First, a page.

Teaching at any level ought to engage students in significant integrative activities. In both my teaching and directing of programs, I do my best to encourage students to connect their lives with what they are exploring in their academic studies, and to also let the various parts of their studies “speak to one other,” as I describe it to them. Too often in the name of education, we separate areas that should be integrated. The assignments that I have included below were part of the first-year seminar I directed in 2014, which focused on the music of composer Morten Lauridsen for the common reading. All entering first-year students that fall collaborated with faculty and administrative and peer mentors in exploring the common reading. If you have not yet read about this seminar, you may wish to first read more about it here: timelessmusicandpoetry.org/the-origin-of-my-scholarship-on-the-music-of-composer-morten-lauridsen-a-lesson-in-following-a-flash-of-insight/
I designed a number of activities to help students “read” or listen carefully to Morten Lauridsen’s music. Because we have very few music majors at California Lutheran University, I did not want to assume that our first-year students would be able to literally read music. However, I knew that most of them already had significant experience in listening to music in their daily lives. Although they might not all be sophisticated listeners, at least they were familiar with the sense of excitement when music spoke to them. To prepare them for the composer’s visit to campus and the concert of his music by our student singers, I had all the students immerse themselves in the rich cultural context of Morten Lauridsen’s composing life. We used both Michael Stillwater’s documentary film Shining Night and the accompanying booklet Morten Lauridsen’s Waldron Island Reflections to engage students ahead of time. In running the film screenings of Michael Stillwater’s award-winning film for the entire freshman class, I distributed a handout to encourage students to reflect on the film as they watched it, and to prepare them for class discussion in their next seminar meeting. Each individual instructor could choose what to do in that class session, but if they found it useful, the handout could be used as an initial guide for creating a fruitful discussion.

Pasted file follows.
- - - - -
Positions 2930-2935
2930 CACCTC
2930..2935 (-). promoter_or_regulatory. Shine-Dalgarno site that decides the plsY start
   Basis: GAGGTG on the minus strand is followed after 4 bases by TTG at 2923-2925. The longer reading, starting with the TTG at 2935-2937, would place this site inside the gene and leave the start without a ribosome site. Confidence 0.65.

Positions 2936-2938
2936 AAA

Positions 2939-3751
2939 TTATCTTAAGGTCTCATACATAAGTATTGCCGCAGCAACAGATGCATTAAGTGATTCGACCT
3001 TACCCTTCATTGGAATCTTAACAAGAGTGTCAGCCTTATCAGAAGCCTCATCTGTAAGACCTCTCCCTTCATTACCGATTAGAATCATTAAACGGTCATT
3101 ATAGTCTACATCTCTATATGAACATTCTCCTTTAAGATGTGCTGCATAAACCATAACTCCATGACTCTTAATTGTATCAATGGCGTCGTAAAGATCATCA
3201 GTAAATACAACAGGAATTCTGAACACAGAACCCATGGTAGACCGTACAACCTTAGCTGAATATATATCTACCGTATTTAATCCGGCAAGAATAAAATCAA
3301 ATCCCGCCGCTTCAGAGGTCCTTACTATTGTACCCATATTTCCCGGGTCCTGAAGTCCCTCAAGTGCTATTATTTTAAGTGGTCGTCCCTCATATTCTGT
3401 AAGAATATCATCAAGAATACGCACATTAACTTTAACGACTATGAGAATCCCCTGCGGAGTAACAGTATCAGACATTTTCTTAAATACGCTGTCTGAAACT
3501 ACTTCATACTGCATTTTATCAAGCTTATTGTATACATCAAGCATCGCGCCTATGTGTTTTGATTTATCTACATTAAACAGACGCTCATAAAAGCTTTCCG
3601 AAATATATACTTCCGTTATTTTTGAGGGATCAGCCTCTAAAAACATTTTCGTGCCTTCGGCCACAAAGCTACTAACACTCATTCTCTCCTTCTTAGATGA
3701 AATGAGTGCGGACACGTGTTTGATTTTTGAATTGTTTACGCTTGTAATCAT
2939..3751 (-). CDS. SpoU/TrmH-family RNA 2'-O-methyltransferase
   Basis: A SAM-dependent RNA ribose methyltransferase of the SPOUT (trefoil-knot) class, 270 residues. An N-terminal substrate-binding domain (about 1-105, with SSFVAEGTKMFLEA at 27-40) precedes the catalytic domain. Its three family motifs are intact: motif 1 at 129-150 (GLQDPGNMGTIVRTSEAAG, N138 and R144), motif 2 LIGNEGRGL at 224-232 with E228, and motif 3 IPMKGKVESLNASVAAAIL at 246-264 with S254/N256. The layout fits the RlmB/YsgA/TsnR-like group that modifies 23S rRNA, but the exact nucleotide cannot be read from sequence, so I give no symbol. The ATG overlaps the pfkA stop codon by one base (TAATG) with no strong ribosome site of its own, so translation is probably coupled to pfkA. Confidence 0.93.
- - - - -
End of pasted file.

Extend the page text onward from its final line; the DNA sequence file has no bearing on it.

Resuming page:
Students needed a writing activity that would give them an opportunity to integrate their personal lives with their new academic lives as college students. The following assignment, which was completed prior to the composer’s visit to campus, asked students to draw from the booklet, the documentary film, and significant images from their own lives to write a paper that connected these various parts into a meaningful whole. I think of this assignment as not only one that engages students in what literary scholars call life writing, but also as one to assist students in finding what Mike Rose has called “entry points”–places in which inquiry in a new area can begin. –So much of education is about beginnings, in that we all need to develop appropriate strategies that will allow us to try on and to build new kinds of knowledge and skills by drawing from some of the things we already know. This assignment was my attempt to do exactly that.